A Word from the Editor - December 2018

Author:
Alex Lock, DAC Beachcroft LLP
Date:
Saturday, December 1, 2018
Topics:

Although I am writing this in the middle of November, you will be probably be reading it a couple of weeks before Christmas, finding a snatched moment in between rehashing client alerts on the dangers inherent in office parties. Thankfully, we include in this issue, the first of a two-part feature on the development of the law in relation to vicarious liability. Part two comes next month, just in time to deal with those calls regarding suspension and the commencement of disciplinary proceedings.

The past year has been unexceptional in employment law terms. There was little in the way of big pieces of legislation, beyond the excitement of the introduction of the General Data Protection Regulation, which turned many an employment lawyer into a data protection lawyer, if only for a few months.

The ‘gig economy’ cases followed what seemed to be a pre-determined path through the courts and there were lots of warm words spoken about the protection of workers’ rights through the Brexit negotiations. Ahh Brexit … between writing and reading, it may have gone from hard to soft to non-existent and all the way back again.

The one surprise was to hear talk of the re-introduction of employment tribunal fees, less than 18 months after the humiliation for the Government in having the previous policy ruled unlawful. We have not yet got to the end of refunding fees from last time.

We have not seen any firm proposals yet (and when we do our Legislative and Policy Committee will provide its usual detailed, thorough and considered analysis) and so it may be little more than kite-flying at this stage. My view is that we are unlikely to see the re-introduction of fees during the lifetime of this parliament. The reasons are threefold.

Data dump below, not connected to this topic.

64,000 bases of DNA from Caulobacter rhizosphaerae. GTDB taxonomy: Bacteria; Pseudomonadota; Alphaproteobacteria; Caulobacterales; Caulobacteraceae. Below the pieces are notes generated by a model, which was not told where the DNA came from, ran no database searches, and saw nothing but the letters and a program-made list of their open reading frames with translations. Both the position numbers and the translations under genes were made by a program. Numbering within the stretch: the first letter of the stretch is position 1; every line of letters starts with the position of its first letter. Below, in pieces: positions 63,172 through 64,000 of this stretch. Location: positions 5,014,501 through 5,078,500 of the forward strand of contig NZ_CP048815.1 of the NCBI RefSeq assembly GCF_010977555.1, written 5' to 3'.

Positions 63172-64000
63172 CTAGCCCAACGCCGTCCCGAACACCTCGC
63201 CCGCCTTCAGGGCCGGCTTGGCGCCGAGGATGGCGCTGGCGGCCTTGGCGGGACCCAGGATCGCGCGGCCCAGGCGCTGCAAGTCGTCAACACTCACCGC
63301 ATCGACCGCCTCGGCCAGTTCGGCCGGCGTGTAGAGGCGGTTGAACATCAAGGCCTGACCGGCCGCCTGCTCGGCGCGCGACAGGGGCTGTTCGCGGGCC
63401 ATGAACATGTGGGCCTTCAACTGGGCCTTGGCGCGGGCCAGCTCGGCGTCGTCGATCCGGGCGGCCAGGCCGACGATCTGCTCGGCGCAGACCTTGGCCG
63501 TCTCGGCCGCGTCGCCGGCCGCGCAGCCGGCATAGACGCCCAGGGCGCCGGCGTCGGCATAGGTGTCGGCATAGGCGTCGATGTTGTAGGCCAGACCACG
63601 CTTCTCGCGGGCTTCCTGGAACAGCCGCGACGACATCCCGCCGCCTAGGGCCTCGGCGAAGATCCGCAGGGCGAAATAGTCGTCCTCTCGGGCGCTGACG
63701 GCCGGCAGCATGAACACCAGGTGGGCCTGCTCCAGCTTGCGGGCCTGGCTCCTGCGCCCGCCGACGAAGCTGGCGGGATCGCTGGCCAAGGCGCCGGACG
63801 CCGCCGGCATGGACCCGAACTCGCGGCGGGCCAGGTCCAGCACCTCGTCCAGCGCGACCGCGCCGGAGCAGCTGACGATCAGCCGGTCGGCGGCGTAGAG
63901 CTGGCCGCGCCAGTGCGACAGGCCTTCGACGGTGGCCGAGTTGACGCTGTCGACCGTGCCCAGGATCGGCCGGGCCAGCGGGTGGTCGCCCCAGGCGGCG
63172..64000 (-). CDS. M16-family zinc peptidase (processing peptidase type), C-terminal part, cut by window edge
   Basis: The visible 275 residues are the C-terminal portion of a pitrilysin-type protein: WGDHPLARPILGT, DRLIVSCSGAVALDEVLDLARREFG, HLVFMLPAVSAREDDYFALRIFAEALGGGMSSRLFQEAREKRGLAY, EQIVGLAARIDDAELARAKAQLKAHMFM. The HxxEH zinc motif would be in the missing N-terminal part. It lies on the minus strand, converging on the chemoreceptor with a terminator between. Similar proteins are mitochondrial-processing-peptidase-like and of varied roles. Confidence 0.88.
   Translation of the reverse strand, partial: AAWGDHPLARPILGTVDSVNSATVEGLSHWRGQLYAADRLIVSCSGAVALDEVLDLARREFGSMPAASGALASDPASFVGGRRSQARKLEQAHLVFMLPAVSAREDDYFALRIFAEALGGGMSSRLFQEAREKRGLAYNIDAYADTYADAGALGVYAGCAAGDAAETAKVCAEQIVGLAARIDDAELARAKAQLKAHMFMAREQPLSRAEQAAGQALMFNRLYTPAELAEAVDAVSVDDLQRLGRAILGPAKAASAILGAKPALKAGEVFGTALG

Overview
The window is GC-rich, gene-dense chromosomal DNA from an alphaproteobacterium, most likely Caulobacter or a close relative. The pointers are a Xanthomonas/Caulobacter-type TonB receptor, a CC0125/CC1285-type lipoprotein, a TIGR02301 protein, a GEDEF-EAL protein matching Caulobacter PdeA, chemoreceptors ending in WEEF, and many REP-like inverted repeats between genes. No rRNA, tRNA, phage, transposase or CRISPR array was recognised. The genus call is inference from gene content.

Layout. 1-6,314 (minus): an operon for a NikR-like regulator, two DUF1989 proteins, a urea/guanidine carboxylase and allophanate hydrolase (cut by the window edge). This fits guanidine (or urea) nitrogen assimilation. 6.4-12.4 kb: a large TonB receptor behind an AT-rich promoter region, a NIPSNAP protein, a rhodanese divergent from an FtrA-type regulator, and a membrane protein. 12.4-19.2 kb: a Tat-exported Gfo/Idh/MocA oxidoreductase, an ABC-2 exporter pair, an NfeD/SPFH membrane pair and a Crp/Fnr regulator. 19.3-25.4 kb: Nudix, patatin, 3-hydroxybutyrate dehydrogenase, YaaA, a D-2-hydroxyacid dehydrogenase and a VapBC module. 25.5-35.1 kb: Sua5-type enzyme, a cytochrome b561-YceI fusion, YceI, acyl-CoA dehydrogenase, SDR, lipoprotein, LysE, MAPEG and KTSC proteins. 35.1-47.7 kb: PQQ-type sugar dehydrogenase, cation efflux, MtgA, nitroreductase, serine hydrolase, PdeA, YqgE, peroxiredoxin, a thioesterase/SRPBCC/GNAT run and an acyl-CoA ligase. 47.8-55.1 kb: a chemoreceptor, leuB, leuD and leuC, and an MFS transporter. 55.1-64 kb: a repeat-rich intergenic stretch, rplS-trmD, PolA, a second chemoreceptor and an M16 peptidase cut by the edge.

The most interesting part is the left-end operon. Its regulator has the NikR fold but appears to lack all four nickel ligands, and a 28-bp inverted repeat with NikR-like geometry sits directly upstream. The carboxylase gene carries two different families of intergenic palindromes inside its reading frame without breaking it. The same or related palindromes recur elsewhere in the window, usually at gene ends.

First, whatever the outcome of the current negotiations with the EU on the terms of the withdrawal agreement, that is only step two in what will be a long process leading to the negotiation of the future relationship. It is likely – as has proved to be the case over the past two years – that the Government will find it difficult to make the time for anything else. Fees in tribunals cannot be that high up its list of priorities.

Secondly, if one worked on the basis that formulating a scheme for fees was seen as a bit of light relief from Brexit, it will be very difficult to formulate an arrangement that balances the access to justice requirements that sunk the last scheme, with the need to show some return on the time, energy and resources required to introduce something.

Thirdly, it is difficult to see how the Government would be able to make the parliamentary arithmetic work. The SNP, Plaid Cymru and Greens would all be likely to vote against such a move and it is difficult to see that the DUP would vote in favour of introducing fees into England and Wales, where they have no political interest (fees would be devolved in Scotland and were never introduced in Northern Ireland). Labour would be keen to oppose their introduction and would see any such proposal as (a) totemic in their support for union and workers’ rights; and (b) evidence that the Tories really do want Brexit to mean the UK being the Singapore on the fringe of the EU.

All of that is for next year. In the meantime, on behalf of the editorial board and ELA, I wish you a merry Christmas and peaceful New Year.

Alex Lock, DAC Beachcroft LLP

The legal content in this article is believed to be correct and true on this date.